Baby blues or postpartum depression can occur at any time after the birth of your baby and has been known to increase with subsequent pregnancies. Be sure to talk to your doctor if you have any questions or concerns about how you may be feeling after the birth of your new baby. While some baby blues symptoms will decrease over time once hormone levels are regulated, other women find themselves engulfed in a larger scale depression and may require medication to help them during this time. It is imperative to discuss with your doctor any unsettling emotions you might feel so that if the need arises, you will have access to the help and support you need.

Things to do and buy this week

In case you would like to try something to speed things up a bit, some say that walking and having sex might help.

Having your bag packed for the hospital with all of the necessities required is just one of the many steps you can take to prepare yourself and your partner for the big day.

Another step, which is good to complete when 39 weeks pregnant, is to have your birth plan prepared to avoid confusion in the delivery room. Having open communication with her partner or support persons is essential for the mother in order to be clear on what she expects or wants during this process.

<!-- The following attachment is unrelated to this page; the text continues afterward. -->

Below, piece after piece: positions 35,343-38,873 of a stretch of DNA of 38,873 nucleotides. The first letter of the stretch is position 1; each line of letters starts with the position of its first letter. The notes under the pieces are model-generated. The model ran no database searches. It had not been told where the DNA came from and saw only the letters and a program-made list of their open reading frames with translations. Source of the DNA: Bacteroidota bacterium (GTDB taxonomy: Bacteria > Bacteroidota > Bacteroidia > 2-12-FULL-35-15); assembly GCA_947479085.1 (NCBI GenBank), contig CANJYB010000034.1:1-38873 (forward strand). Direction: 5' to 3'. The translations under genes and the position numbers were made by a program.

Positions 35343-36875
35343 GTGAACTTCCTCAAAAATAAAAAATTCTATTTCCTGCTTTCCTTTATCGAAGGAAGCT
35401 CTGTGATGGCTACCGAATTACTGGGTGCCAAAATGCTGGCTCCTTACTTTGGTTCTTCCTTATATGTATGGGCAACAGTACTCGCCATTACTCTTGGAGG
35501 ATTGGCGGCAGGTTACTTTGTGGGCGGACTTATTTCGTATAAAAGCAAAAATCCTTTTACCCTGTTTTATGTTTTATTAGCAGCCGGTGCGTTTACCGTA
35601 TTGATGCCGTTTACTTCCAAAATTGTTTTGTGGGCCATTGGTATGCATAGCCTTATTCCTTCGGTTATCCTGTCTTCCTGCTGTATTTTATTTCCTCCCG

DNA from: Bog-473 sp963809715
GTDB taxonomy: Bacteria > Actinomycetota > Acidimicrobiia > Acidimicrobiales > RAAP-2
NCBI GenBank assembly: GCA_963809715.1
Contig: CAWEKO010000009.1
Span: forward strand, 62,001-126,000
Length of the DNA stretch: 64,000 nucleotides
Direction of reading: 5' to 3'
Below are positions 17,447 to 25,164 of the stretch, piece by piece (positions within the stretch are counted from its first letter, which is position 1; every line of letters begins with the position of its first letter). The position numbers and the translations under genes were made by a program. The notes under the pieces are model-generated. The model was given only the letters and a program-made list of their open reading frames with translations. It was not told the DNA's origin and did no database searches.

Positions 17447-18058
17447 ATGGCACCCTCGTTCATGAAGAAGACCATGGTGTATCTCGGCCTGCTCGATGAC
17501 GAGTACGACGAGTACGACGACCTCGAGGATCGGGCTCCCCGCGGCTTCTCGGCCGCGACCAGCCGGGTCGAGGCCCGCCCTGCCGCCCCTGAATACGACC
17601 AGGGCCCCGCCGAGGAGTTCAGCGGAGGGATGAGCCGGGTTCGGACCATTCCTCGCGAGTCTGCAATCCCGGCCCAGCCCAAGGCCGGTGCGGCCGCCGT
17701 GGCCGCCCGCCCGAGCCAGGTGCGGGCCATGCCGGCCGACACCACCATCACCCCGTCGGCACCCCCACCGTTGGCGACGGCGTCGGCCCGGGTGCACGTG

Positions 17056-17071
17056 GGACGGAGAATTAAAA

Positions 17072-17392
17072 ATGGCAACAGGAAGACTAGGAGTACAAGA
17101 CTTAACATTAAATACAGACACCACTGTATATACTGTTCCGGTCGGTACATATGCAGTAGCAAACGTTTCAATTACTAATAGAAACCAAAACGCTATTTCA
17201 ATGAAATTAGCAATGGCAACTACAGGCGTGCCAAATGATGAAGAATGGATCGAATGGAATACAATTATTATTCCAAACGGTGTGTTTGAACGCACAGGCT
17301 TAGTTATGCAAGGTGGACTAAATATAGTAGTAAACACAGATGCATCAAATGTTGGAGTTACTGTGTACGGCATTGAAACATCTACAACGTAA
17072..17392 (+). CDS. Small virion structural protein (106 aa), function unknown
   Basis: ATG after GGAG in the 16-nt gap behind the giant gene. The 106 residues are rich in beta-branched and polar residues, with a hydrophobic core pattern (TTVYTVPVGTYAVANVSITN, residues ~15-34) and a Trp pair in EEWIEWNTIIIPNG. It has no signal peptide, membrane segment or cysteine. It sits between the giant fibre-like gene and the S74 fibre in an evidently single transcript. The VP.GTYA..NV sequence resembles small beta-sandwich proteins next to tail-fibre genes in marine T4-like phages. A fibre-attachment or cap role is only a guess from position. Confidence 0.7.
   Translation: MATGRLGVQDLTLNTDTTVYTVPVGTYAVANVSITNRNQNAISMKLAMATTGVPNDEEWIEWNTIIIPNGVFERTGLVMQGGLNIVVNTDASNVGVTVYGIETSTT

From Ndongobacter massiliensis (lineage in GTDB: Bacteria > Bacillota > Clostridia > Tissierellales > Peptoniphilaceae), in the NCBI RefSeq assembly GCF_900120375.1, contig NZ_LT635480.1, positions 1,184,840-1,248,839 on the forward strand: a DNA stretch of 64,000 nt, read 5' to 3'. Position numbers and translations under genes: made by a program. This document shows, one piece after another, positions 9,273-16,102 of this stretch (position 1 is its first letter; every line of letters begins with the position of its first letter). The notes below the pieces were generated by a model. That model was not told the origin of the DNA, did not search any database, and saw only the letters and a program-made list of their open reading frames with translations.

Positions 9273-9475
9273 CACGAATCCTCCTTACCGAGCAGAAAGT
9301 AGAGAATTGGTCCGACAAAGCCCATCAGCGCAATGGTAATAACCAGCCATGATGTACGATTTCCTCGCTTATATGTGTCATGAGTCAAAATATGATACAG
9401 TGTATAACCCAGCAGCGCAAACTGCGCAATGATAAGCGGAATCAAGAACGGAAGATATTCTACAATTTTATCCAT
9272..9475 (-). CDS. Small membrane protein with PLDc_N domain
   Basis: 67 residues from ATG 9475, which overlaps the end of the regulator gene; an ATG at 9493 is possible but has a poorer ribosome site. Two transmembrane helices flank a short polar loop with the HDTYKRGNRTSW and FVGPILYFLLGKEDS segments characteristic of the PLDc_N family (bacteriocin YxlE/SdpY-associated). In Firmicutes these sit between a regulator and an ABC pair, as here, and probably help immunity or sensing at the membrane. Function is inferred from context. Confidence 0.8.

Visit our section about giving birth here.

Week 39 Pregnancy Video

39 Weeks Pregnant: Get Ready to Celebrate - Watch Here!

Diary of a Daughter

What’s it really like being 39 weeks pregnant…? Here’s a true diary from a mom who should have been 39 weeks pregnant. (Me..!) (You can read in the earlier weeks why I gave birth before this week. )

Home from the hospital with our daughter. I’m a bit sore, but that’s all. Breastfeeding is going pretty well but hurts.

So far, our baby just sleeps. But I don’t. I wake up all the time to check on her. She is adorable!

Are you also 39 weeks pregnant? Please share your experiences and thoughts by leaving a comment below!

Read Next Content


Mayo Clinic, Mayo Clinic Guide to a Healthy Pregnancy
Joanne Stone MD and Keith Eddleman MD, The Pregnancy Bible: Your Complete Guide to Pregnancy and Early Parenthood
Nilsson, L; Hamberger, L. A Child Is Born
Soderberg, L., Mammapraktika. B Wahlstroms.
Mittendorf R, Williams MA, Berkey CS, Cotter PF. The length of uncomplicated human gestation. Obstet Gynecol. 1990 Jun;75(6):929-32. PMID: 2342739.